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Stop signStop: A stop sign means stop; even if you are from California. [Enough said.]

Emergency vehicles have the right of way: [An ambulance with lights and horns is not there to pick you up after they have driven over you. They probably have a first to call, first to serve policy. They will keep going leaving you to pick yourself up.]

Pedestrians always have the right of way: Normally, they cannot hear you coming unless you verbally announce yourself or ring your bell. Pedestrians in crosswalks (Zebrasteifen) always have the right of way even if they can see you. An intersection with only one painted crosswalk means that you may have to use that crosswalk. You may not cross wherever you want to. Also, if you walk your bicycle across, cars are required to stop for you and most cars do so. If you ride your bicycle across, you are no longer a pedestrian and laws relating to pedestrians no longer relate to you. If you cause an accident while riding a bicycle, you can be held responsible.

Making turns: If you are riding with traffic, turn out of the proper traffic turn lane. Again, you must obey automobile laws.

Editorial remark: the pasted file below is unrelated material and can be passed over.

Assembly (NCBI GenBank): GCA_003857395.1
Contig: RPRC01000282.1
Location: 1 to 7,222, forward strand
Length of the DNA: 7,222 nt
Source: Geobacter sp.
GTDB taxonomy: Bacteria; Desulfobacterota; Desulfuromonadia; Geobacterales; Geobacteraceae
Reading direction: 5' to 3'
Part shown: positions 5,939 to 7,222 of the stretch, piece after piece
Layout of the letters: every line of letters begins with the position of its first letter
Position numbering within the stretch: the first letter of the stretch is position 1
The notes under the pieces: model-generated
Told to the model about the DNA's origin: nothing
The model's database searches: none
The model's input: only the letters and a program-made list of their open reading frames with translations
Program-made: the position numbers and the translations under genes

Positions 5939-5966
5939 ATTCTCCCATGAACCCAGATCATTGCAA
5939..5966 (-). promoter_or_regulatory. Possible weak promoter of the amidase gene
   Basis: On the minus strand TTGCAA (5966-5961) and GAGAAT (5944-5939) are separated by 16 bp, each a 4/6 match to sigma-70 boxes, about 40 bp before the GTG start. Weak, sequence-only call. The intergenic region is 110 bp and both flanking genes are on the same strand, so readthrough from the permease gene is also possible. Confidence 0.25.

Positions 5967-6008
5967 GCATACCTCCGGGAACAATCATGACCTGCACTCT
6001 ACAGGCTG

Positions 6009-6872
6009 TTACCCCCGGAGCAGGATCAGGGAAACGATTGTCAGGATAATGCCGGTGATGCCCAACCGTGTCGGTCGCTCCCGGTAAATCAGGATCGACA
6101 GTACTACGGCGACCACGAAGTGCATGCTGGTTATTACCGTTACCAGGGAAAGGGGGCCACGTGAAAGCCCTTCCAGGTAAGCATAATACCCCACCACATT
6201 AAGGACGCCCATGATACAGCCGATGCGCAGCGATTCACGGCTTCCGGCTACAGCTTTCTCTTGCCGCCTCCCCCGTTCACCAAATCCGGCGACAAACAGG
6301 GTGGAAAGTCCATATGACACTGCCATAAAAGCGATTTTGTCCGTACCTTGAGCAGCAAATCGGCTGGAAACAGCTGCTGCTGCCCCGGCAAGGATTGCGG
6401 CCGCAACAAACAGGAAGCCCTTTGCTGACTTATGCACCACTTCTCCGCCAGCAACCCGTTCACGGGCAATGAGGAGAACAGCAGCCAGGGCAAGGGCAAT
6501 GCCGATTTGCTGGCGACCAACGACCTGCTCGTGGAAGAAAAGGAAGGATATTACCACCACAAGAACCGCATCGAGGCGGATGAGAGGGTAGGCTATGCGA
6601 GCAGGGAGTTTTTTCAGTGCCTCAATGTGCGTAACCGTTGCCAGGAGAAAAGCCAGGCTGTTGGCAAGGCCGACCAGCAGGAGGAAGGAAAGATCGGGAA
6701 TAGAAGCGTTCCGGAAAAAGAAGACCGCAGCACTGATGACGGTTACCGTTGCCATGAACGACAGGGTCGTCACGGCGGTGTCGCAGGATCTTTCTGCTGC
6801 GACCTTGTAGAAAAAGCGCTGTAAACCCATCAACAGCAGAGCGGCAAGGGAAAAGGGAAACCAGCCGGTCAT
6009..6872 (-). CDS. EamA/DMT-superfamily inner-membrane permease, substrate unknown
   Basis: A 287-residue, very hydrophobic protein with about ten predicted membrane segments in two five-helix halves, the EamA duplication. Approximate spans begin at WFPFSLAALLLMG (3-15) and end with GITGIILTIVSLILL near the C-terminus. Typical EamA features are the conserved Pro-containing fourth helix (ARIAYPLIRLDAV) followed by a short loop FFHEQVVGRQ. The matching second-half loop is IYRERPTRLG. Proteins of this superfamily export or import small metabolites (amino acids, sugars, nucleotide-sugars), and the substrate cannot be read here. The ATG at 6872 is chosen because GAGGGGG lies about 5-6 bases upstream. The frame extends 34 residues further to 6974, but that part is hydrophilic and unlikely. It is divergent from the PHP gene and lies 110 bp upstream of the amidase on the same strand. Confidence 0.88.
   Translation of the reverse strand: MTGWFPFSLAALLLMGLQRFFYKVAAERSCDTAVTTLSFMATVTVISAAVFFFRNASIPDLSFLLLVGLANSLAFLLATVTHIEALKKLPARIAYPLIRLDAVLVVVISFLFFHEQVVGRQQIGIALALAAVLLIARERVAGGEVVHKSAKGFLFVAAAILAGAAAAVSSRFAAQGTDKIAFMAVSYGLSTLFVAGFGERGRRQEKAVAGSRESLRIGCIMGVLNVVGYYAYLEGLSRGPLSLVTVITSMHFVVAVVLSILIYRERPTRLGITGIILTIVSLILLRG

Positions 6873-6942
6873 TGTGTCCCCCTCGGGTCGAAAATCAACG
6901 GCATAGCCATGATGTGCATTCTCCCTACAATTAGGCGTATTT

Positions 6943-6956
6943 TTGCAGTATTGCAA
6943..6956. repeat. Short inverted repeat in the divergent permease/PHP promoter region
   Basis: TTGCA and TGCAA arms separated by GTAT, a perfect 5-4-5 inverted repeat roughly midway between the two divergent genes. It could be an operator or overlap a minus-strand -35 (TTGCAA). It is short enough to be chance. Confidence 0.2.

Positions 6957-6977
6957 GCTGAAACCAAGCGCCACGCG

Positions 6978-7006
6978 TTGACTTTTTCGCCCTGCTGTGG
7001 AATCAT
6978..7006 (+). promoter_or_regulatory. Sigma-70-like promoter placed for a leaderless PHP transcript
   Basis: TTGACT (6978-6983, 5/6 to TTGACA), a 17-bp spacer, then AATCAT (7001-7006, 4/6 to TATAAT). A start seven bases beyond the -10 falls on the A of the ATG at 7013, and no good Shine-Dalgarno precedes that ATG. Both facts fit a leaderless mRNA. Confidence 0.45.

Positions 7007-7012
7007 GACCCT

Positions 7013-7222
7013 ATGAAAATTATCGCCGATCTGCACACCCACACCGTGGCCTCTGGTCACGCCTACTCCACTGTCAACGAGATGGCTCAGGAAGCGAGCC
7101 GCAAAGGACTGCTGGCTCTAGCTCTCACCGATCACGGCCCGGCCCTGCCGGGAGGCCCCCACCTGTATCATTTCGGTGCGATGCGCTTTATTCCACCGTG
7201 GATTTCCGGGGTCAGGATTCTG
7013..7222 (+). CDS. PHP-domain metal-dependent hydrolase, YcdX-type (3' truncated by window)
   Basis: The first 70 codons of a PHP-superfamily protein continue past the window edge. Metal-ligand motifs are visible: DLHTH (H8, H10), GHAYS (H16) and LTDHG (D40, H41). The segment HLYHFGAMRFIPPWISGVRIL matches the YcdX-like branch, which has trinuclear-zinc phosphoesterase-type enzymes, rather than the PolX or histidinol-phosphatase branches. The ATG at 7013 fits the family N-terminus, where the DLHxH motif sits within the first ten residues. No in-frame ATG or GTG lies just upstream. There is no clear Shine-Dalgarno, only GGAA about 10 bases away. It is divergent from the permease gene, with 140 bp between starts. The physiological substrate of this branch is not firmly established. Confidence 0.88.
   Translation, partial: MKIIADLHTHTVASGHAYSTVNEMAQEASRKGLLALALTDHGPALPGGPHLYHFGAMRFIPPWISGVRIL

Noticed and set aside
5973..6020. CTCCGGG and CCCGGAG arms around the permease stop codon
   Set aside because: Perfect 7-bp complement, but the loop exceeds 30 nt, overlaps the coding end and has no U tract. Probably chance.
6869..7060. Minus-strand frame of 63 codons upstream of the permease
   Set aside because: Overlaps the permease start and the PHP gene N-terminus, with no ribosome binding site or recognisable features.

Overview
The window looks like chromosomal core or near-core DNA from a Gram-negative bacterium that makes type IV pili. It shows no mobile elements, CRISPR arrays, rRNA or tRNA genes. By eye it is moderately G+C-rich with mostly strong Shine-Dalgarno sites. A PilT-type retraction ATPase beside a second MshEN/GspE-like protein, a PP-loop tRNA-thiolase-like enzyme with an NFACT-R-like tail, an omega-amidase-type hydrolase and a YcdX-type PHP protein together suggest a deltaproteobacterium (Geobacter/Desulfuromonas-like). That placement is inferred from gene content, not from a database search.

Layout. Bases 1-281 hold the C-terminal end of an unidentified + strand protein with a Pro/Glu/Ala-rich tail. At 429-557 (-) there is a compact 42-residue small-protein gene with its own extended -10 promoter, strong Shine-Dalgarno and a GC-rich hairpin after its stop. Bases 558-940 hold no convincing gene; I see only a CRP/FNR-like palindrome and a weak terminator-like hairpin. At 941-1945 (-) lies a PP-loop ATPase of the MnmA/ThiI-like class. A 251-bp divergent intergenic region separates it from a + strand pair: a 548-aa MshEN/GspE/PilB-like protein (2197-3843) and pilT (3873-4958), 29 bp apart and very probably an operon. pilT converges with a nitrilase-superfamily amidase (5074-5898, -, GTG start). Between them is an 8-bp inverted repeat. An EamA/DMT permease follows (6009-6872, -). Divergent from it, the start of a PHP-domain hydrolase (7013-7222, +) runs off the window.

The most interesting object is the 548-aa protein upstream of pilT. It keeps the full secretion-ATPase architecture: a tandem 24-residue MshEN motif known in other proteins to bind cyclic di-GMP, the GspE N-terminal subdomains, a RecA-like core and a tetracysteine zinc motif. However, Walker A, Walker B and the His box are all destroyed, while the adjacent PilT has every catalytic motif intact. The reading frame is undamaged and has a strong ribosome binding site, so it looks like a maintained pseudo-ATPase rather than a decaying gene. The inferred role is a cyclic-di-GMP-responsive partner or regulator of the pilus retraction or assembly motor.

Autobahn: Bicycles are never allowed on the Autobahn. [Do not even think you can ride your bicycle on the Autobahn.]

Bicycles are legal traffic: They must be on the street with traffic riding in the direction of traffic. However, children up to age 8 must be on the sidewalk, not in traffic. Children up to age 10 may ride on the sidewalk.

If there is a cycle path, you must use it and not ride on the street or road with traffic. There may be an exception for racing bicycles. [In traffic, keep a safe distance from parked cars that may open their doors in your way at the second you approach. You cannot share time and space with a car door. Injury will result. The door will probably survive, but we cannot say the same for you.]